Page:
Mark Ritson on branding: iTunes cuts bella figura

I love Italians because they have better words than us. Not just better-sounding words, but just generally better words. Let me give you an example. The Italian word for positioning statement is posizionamento. How much cooler is that?

Here is another example. My favourite word is sprezzatura. It means making difficult things look easy. It's an awesome word that does not even have an English equivalent. But if it did, it would be a word commonly associated with iTunes. In April 2003, Apple launched its incredibly successful music-download site and made it all look so easy. So much so, that a host of idiotic competitors have gone charging after it ever since, only to fall flat on their red faces.

For four entertaining years, a cavalcade of big brands has been blowing millions creating 'rivals to iTunes', launched with all the sound and fury 'big marketing' can muster, but fizzling and dying a few embarrassing months later with a three-line press release.

Barely six months after iTunes came Dell. The boring computer brand produced a very boring music-player and partnered with Musicmatch for two years before an almost total lack of customers persuaded it to get out of the MP3 player business before it had ever really got into it.

Next came Coca-Cola's mycokemusic. In the UK, the Coke site actually preceded iTunes and offered British punters 250,000 songs with individual tracks costing from 80p. By 2006, Coke realised that if you can't beat them, join them. It closed the site and started to partner with iTunes.

In May 2004, Sony launched Connect, its music-download site, with a live in-flight concert from Sheryl Crow. This month Sony finally admitted defeat and closed Connect after four painful years of failure. Sony makes music and MP3 players, but can't do both at the same time successfully.

Despite not having a track record in either business, Stelios was not far behind. In 2005, he launched Remarkably, the site remains live, but if you try to download an album, you are transferred to CD WOW!, where your 'download' will take three to five days and be burned onto a CD. In other words, it is neither easy's nor a download site anymore.

In September 2005, less than a week apart, we had two equally loopy British attempts to 'take on iTunes'. Virgin was first out of the blocks with its Virgin Digital service. 'It is so user-friendly even I could use it,' raved Richard Branson. But nobody else bothered and the site was shut down two years later. HMV also pegged its future on a new download service in 2005 that would make it easier for older, less tech-savvy consumers to get their music on-line. 'How many customers know that in buying an iPod, they're effectively locking themselves into a walled garden?' asked HMV's director of ecommerce, John Taylor, cryptically. Three years on and iTunes' 'walled garden' continues to flourish while appears to have withered and died. 'Technical issues' have rendered it out of action in recent weeks.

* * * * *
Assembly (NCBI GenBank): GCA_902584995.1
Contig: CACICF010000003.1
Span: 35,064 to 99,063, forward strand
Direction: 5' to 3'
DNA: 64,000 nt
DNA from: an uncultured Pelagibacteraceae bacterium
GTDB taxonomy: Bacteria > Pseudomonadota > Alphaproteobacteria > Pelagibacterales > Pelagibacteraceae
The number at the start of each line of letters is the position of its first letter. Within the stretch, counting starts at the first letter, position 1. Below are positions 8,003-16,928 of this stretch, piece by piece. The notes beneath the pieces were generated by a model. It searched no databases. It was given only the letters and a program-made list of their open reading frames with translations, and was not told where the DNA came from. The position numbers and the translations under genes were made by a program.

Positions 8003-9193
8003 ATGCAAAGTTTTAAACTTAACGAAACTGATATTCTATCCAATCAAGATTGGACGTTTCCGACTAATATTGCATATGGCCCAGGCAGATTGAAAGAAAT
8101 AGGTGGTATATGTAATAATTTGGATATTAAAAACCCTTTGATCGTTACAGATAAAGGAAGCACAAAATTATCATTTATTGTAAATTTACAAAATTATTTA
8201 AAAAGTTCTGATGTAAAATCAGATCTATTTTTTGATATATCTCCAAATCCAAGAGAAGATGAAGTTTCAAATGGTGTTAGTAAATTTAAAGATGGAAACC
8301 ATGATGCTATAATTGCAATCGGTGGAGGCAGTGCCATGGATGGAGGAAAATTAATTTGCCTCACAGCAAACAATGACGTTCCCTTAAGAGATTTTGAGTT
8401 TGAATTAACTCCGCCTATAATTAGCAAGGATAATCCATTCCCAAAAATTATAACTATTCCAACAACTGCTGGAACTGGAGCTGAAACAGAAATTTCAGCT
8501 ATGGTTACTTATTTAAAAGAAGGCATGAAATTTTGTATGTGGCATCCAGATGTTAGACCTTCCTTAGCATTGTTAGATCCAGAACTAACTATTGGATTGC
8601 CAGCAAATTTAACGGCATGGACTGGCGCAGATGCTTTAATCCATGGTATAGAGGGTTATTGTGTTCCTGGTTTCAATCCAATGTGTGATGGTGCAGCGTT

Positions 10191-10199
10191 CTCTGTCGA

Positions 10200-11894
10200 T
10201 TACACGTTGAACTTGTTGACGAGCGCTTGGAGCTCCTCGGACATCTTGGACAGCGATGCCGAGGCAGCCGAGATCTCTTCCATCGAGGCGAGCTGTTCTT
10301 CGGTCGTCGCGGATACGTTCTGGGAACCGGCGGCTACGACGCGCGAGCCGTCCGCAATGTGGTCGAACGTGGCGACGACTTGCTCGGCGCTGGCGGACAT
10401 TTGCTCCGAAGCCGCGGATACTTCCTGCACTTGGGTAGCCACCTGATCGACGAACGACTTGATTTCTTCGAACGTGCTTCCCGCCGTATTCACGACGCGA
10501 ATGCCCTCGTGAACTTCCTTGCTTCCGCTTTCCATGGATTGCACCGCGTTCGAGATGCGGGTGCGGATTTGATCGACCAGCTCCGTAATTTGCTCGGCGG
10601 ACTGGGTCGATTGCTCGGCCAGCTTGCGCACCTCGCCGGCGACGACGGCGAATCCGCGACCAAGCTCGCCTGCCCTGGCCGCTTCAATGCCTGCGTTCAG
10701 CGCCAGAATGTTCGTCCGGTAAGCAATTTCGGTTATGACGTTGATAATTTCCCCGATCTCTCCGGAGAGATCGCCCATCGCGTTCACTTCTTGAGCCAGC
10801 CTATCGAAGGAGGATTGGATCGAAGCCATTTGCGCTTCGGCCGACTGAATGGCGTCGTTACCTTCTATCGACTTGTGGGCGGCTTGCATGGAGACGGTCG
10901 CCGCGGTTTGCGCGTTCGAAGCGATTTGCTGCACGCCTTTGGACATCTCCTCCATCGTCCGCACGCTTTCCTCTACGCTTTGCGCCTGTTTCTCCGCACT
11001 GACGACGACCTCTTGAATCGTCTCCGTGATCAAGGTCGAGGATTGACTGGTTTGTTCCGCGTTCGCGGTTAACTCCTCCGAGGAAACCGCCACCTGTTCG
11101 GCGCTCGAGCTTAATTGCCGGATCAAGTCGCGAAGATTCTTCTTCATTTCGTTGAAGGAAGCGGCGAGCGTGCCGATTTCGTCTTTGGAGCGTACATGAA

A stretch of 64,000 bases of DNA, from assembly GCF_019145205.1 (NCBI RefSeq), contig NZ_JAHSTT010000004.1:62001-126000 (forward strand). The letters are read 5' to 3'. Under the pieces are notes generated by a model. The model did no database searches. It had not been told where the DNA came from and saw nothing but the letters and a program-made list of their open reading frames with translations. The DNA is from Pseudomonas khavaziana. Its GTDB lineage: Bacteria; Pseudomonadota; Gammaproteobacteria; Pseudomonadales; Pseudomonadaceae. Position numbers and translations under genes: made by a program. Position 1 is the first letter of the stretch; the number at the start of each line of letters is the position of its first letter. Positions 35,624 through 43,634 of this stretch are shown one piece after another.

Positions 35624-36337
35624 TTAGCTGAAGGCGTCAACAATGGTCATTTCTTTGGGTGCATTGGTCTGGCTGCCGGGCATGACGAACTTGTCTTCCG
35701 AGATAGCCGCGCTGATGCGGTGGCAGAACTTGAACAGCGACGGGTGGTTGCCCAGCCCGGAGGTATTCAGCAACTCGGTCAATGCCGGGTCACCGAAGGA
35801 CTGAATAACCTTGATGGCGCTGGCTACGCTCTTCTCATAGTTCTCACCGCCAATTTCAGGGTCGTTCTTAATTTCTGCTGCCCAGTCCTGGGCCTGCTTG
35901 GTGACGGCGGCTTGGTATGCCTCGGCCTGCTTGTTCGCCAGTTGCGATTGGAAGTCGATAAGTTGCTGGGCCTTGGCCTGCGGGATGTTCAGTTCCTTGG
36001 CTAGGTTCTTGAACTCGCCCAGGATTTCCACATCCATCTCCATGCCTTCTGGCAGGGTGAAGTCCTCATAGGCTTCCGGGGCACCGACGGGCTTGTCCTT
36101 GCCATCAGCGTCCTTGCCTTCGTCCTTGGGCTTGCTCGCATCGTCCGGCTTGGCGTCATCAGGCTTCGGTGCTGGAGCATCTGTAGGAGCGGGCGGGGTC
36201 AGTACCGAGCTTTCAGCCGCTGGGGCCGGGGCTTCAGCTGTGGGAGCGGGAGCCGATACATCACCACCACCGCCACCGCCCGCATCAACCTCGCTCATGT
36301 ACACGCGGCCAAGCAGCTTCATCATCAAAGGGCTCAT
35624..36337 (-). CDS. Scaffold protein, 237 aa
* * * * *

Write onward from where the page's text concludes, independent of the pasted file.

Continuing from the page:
Nokia stepped into the fray last year with its Ovi platform and Nokia Music Store. It's still early days but the site already has the smell of cyber-death wafting from every pixel.

And there are lots of wannabe iTunes lemmings still in mid-leap. The big four mobile operators are about to demonstrate once again how bad they are at marketing by failing to make any money from their music-download services.

There was also Qtrax, which had the shortest launch in the history of marketing in January. is only just starting to lose money, but has many months to go. Not forgetting the two new marketing idiots on the block: both MySpace and Facebook are also in discussions to launch download services.

The players might change, but the game remains the same.


- Market-leader iTunes has set a benchmark for single-track download pricing in the UK at 79p. However, in January the Apple-owned service announced that it would cut its UK prices by July to bring them into line with the 99c (76p) paid by users in other European countries. Despite this, iTunes' charges will remain significantly higher in Europe than for users of the US site, where a standard single track costs 99c (49p).

- This week's number-one single, Mercy by Duffy, costs 79p from, and the same price from, and The latter also offers the track with b-side Save it For Your Prayers for £1.29.

- Mercy can be downloaded from for 99c, from T-Mobile Jukebox for £1, Vodafone and Orange Music Stores for 99p, and Nokia for 80p. Some services, including Vodafone's, offer lower prices when users buy more tracks.


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